Cusco – Chocolate Making

One of our stops into a local business was the Cusco Chocolate Museum.  We decided to return later in the day to take a two-hour class on making chocolate.

The class was a hands-on education on the 9 steps of making chocolate.

First, the cocoa beans are roasted.

Cocoa beans roasted in a small clay pot

Then the beans are peeled and separated from the husk.  The resulting beans are called nibs.

Peeled cocoa beans and husks

The husk can be used to make tea.

The nibs are ground into a paste.  This is the result of about 10 minutes of hard work on the mortar and pestal and about 10 nibs.

Nibs ground into a paste

The faster way is to use a coffee style grinder.

Grinding the nibs

The result is a bowl full of ground nibs.

Bowl of ground nibs

The ground nibs are mixed depending on the type of chocolate being made.  For example, if the chocolate is 70% cocoa, it is 70% ground nibs and the balance milk and sugar.  The combination is left in the mixer/grinder for 24 hours.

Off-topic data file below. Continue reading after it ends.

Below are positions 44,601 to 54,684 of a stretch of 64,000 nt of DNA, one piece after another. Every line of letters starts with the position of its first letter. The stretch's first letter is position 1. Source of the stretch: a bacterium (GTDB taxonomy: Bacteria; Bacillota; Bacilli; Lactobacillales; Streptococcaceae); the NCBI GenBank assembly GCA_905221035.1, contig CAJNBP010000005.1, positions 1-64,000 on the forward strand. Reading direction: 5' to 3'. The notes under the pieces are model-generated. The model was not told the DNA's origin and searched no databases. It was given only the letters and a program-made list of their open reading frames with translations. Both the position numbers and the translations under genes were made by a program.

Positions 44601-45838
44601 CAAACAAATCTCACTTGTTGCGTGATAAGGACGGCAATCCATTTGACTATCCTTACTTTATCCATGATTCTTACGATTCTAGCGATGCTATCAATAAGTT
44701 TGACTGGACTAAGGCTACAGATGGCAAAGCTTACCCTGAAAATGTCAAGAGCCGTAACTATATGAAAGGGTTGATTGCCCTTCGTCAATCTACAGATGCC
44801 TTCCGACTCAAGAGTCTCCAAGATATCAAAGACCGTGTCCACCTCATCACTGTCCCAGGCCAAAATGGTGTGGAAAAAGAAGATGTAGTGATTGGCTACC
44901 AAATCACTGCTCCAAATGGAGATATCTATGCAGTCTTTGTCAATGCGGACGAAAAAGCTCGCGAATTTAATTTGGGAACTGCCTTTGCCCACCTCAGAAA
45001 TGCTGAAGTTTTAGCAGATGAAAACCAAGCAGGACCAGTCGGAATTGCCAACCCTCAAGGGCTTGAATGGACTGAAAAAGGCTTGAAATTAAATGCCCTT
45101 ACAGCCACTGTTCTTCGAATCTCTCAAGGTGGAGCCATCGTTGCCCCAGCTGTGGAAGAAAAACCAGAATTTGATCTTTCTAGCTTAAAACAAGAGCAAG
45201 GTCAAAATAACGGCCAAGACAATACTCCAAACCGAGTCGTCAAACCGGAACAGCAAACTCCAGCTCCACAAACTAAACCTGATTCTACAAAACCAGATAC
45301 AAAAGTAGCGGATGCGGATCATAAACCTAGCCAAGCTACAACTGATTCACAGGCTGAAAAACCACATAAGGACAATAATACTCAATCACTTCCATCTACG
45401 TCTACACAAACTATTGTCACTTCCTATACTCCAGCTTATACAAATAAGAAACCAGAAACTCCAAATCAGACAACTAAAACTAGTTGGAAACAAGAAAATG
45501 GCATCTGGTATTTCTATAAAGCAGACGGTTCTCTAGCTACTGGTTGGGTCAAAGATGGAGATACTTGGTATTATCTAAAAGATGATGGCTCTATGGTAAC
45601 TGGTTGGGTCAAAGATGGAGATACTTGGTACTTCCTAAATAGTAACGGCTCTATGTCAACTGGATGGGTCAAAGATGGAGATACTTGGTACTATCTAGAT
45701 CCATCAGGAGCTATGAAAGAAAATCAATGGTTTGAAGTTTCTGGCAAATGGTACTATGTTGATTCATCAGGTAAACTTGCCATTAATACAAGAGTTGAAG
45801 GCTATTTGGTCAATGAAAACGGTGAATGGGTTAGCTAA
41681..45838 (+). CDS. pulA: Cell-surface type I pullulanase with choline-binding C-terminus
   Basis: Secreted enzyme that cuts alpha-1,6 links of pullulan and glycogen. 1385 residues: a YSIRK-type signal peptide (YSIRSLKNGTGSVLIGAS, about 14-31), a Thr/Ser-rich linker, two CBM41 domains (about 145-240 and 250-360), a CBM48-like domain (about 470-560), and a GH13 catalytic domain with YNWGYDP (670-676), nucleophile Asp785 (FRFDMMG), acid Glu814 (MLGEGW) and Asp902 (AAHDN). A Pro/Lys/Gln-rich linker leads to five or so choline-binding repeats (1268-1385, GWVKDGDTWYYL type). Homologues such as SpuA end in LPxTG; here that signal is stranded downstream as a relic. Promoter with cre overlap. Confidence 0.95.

Chocolate being mixed

The result looks like fudge.

Then the chocolate is tempered – brought to a specific warm temperature and then cooled to activate certain compounds in the chocolate which ensure it has a long shelf life.

Finally the chocolate is heated again and mixed with any other ingredients.  In our class we had the opportunity to develop our own recipe by selecting any combination of approximately 20 ingredients.  Everything from salt and sugar, cloves and cinnamon, nuts, etc.

Preparing our own chocolate

A few hours later after the chocolate had cooled, the result was ready to consume.

The result of our hard work

We used 50% cocoa chocolate.  That’s strong enough to taste good, and mask any bad decisions you made selecting your ingredients – so they all tasted good!

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